16 August 2010

Red Bull on the March, in the News

Soldiers of the 2nd Brigade Combat Team (B.C.T.), 34th Infantry Division (2-34th BCT)--as well as their National Guard counterparts already downrange--have been in the news a lot recently. The send-off ceremonies in Iowa are over, and the units that comprise the 2-34th BCT are now mobilized and training at Camp Shelby, Miss.

Des Moines Register writer Reid Forgrave is consistently delivering insightful, well-crafted narratives about the deployment. Yesterday's newspaper featured the story of some Red Bull soldiers on their 2004 deployment to Afghanistan. Not all of them came back.

It's pulse-pounding, heart-breaking stuff.

Take, for example, these words from a father of a soldier killed on the mission:
"Every one of those well-wishers, whether they knew it or not, were sharing that little piece of the Almighty that rests within. When everybody is sharing just that much of the Almighty with somebody else ... you can't hold it in. You gotta give it back."
Last Friday, Col. Ben Corell and Chaplain (1st Lt.) Martha Kester were interviewed at length on Iowa Public Radio's "The Exchange." Corell is the commander of the 2-34 BCT. Kester is the chaplain of the 334th Brigade Support Battalion (B.S.B.), and the first female chaplain in the Iowa Army National Guard. For a time, the 46-minute interview is available as a free download and streaming-audio: Click here.

The radio interviews feature good info on conditions at Camp Shelby, how the unit was the first to be issued the Afghan-specific "MultiCam" uniform, and how soldiers and families are dealing with the first days of separation.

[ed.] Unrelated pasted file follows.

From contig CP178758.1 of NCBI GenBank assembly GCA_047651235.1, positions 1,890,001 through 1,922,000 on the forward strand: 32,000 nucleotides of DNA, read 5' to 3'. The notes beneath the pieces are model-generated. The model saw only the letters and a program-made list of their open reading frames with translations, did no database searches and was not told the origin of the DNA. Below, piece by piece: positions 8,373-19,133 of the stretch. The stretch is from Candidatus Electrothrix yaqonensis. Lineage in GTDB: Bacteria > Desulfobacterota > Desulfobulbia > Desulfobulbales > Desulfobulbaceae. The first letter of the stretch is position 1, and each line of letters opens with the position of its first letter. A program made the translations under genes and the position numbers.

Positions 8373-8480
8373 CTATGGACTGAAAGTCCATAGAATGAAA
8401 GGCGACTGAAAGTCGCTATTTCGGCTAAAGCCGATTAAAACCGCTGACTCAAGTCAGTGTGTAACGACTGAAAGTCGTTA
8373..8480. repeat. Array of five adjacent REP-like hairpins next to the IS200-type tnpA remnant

(Click here for a slide show from the Hattiesburg American depicting the new camouflage gear. And here's an official National Guard news release about the same.)

Lastly, Spencer Ackerman of Wired's "Danger Room" blog tells how Vermont National Guard soldiers are using their technology skills to help maintain a computer lab in Tokchi, Parwan Province. I don't just find this interesting because I'm also a communications guy: Previous news reports in Iowa have indicated that at least some of the Red Bulls will eventually relieve the Green Mountain Boys of Vermont.

Ackerman's article (click here) is a good snapshot of how soldiers attempt to build bridges with small, concrete projects. Dealing with people through an interpreter can be frustrating, as can be trying to untangle the local political webs. At least one commo crew on one day, however, reduced all the confusion down to providing tech support to the locals:
[Capt. Cristian] Balan, true to form, thinks it was a good day. He’s got big plans for the computer lab. He wants to network the computers so they can print to a single printer – maybe add some speakers, too; oh, and he’ll need printer cartridges – so he says he’ll write home to solicit donated equipment. After the platoon rolls back to Bagram, he hangs out in front of its office on some picnic benches and talks about the new software he wants to install. Maybe something about learning English. [...]

Balan’s eyes indicate that he’s already musing about all the cool stuff he can introduce to the Tokchi computer lab. Whether his tech upgrades will be useful as a counterinsurgency tool may require some more imagination.

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